Information about "Good" Cholesterol and Dementia Risk
Accumulating evidence suggests that, unlike LDL, high levels of HDL ("good") cholesterol offer protection from cognitive decline. A Dutch study of 561 85-year-olds found that people with low levels of HDL cholesterol were more than twice as likely to develop dementia as those with the highest HDL levels.
When the researchers excluded people with a history of heart disease or stroke, low HDL was associated with a four times greater risk of dementia. The study authors speculated that HDL cholesterol may prevent the buildup of beta-amyloid or reduce brain inflammation, two factors that may help prevent dementia.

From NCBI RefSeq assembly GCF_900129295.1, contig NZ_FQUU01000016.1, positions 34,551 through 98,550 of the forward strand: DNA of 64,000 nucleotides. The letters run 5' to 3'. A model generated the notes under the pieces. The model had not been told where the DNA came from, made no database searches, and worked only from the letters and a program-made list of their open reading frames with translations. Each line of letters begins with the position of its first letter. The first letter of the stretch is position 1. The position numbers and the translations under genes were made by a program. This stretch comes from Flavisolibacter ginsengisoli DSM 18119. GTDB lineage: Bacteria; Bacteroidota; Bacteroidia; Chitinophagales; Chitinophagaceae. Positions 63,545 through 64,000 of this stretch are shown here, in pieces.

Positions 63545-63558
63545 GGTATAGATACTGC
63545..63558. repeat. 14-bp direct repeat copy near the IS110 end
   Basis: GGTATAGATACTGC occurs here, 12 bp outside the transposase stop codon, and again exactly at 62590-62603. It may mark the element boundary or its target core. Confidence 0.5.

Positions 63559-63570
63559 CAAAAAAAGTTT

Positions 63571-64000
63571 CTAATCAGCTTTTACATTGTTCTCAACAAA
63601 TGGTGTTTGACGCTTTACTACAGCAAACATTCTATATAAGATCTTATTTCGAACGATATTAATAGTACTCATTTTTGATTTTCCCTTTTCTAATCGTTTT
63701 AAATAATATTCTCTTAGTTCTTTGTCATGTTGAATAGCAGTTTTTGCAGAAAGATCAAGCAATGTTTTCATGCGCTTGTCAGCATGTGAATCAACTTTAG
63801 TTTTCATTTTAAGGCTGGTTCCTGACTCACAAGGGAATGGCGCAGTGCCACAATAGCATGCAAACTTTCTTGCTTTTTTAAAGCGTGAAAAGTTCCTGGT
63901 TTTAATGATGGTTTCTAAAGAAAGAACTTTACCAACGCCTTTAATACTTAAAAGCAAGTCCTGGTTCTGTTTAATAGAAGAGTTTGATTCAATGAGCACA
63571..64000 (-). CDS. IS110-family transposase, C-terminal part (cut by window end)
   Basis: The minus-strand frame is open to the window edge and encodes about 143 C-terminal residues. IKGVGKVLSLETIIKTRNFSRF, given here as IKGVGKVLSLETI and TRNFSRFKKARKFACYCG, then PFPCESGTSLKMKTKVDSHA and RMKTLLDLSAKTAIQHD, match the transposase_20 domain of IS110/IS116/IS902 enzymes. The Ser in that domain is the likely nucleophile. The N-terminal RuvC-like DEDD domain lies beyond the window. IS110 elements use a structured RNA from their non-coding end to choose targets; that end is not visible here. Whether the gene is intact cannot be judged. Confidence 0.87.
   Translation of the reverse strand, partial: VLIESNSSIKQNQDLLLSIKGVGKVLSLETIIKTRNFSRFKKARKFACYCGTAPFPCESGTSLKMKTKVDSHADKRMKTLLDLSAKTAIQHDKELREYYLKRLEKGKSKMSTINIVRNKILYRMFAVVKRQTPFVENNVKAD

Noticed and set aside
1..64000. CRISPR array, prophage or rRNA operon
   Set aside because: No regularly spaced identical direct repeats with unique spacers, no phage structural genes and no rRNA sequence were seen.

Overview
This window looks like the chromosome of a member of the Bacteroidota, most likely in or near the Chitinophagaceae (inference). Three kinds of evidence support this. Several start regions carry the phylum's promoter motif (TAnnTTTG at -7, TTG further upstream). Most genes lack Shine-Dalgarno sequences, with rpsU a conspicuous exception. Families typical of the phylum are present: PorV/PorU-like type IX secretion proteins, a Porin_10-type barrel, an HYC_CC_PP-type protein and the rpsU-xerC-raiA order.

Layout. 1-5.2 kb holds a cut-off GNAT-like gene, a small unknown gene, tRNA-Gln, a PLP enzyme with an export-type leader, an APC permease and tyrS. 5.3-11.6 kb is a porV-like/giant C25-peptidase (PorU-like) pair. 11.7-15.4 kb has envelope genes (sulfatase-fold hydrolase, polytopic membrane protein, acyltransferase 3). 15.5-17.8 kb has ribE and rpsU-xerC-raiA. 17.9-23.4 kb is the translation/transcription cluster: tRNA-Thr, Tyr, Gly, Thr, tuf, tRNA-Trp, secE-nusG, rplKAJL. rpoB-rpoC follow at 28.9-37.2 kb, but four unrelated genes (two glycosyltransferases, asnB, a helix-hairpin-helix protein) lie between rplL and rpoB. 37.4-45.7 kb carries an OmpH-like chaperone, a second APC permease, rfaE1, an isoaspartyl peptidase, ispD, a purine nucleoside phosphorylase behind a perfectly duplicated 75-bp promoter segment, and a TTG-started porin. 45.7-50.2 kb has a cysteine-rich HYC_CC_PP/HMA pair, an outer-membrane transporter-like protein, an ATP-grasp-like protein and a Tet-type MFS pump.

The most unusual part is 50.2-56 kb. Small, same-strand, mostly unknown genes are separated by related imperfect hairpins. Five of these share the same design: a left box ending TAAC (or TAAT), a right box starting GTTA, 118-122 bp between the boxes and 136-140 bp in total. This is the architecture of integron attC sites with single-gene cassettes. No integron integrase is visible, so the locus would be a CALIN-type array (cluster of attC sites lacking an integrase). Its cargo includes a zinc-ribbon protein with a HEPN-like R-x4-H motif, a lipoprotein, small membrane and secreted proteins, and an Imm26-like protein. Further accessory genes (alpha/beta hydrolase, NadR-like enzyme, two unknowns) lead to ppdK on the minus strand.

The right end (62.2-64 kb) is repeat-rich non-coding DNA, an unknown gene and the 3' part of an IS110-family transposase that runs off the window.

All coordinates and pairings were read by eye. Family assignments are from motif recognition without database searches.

Experts recommend an HDL level for men of 40 mg/dL or higher and an HDL level for women of 50 mg/dL or higher. Exercising, losing weight if overweight, and quitting smoking can increase levels of good cholesterol, as can certain dietary changes. These include avoiding trans fatty acids (found in packaged baked goods, commercially prepared fried foods, and most margarines) and substituting monounsaturated fats (from olive and canola oils, nuts, and avocados) for saturated fats (found primarily in animal products, such as butter, cream, lard, and meats).
If HDL levels are still low, a physician may recommend medication—a statin or the B vitamin niacin—to increase levels of this good cholesterol.